1G: How did you find working at Lanvin during your placement year?
CC: It was really good, I learned loads. But I didn’t do clothes at Lanvin, I was doing art direction. I didn’t know what the fuck art direction was, but it was really great. It was lots of random things. It is basically everything that has to do with fashion, just not clothes. Like styling, spaces, campaigns, press drawings, show lighting, show food. It is the lifestyle. I did everything.
Is art direction at Lanvin something you’d potentially want to go back to?
Yes, for sure. I didn’t know it existed. I thought fashion was clothes. I enjoy sewing; I just didn’t know there was so much more. But after those six months, I actually did clothes; I worked for Ashish in London. Lanvin is quite bourgeois and Ashish was different. It was nice to work at the polar opposites.
What type of brand can you see yourself working at in the future?
I don’t know, I am quite adaptable, which is a good quality. I just want to be happy. Whatever that means.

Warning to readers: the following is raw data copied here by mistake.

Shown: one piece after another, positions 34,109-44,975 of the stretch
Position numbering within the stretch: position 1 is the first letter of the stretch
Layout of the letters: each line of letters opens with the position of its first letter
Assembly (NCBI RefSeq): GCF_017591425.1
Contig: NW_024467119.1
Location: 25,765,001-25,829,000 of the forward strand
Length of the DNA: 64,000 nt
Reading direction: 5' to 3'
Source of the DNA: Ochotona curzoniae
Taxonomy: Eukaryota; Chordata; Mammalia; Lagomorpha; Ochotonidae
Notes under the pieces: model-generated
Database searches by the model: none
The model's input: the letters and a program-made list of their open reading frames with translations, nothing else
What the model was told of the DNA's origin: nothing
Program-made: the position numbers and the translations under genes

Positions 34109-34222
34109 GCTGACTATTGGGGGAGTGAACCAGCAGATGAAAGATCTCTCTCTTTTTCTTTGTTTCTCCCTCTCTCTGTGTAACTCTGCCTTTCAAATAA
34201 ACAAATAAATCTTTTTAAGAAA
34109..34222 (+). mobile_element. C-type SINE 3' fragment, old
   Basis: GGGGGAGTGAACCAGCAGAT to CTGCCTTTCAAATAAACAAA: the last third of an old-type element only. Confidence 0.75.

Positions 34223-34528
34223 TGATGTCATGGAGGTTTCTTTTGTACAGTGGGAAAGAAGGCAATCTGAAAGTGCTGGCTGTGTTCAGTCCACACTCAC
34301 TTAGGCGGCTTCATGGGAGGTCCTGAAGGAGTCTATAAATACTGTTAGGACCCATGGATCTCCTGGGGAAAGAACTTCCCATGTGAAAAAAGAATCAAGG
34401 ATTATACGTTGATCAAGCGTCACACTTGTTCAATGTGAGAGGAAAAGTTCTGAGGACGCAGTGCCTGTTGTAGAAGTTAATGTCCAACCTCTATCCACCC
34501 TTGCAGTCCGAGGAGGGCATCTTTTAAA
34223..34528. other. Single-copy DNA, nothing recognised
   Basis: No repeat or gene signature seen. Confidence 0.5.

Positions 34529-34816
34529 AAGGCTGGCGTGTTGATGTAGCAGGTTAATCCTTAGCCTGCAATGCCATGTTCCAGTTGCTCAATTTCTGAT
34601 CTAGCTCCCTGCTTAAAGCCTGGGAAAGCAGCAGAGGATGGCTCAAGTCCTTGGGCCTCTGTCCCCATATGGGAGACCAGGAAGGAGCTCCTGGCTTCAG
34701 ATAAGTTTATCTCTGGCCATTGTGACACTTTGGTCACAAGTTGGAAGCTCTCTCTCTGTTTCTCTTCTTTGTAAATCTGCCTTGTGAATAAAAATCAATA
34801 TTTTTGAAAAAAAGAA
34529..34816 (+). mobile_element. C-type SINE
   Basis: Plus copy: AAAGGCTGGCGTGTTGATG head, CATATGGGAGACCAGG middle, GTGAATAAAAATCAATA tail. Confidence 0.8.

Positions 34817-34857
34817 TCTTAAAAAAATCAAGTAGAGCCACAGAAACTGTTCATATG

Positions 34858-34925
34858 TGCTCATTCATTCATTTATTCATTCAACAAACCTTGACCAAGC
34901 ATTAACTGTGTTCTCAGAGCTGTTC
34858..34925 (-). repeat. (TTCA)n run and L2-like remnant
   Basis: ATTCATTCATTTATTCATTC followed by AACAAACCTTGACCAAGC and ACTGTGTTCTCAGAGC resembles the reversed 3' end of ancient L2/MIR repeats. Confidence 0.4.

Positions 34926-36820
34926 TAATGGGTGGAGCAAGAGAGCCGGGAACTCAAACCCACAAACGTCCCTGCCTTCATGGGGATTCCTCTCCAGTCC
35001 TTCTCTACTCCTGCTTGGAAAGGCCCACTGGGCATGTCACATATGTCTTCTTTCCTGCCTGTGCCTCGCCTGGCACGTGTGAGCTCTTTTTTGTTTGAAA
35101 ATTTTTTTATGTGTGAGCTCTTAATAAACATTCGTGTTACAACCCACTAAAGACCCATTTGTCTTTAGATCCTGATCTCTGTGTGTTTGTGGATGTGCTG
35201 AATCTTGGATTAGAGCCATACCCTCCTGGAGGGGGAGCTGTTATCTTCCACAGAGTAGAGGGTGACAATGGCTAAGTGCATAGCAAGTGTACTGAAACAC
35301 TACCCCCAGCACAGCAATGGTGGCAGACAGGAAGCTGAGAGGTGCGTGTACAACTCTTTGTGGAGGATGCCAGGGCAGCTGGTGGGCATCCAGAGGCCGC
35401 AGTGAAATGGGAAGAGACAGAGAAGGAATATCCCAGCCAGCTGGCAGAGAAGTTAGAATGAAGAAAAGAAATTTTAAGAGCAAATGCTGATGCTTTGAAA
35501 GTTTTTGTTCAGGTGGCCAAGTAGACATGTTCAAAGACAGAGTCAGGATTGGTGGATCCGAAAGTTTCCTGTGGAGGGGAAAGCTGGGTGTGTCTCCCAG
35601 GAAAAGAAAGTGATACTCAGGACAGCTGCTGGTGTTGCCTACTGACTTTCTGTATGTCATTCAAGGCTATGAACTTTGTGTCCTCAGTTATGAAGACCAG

What is your opinion on the fact that students are saying they do not want to work at high fashion brands?
I don’t know. That’s a bit of a generalization. I have a lot of friends who still want to work at big brands. I think people want to go there because they want a paycheck. But at the same time, people want to start their own thing. It’s just a bit stressful: pre-collection, main collection and couture, it is never ending. I’m sure you can say the same thing about every profession. My parents always say: once you start working, you literally don’t stop until you retire. It’s true. This is maybe why people do not want to go into high fashion brands, because the pace is very fast. If you want a chill life, it’s not the place to be.
What are you working on now to prepare for the final collection and graduation?
We are just doing the pre-collection now, building up to the final collection at the end of the year. But it is not life and death, like some people think. A lot of people put so much pressure on themselves to get into the Press Show, but you know, when we are forty and have a mortgage to pay off, we aren’t going to be like ‘Damn-it, the press show, I didn’t get in. That ruined my life.’ It’s not going to be like that. I’m just spending time with my classmates and friends, God knows where we are going to be next year, and that makes me so sad. We may not even be in the same country!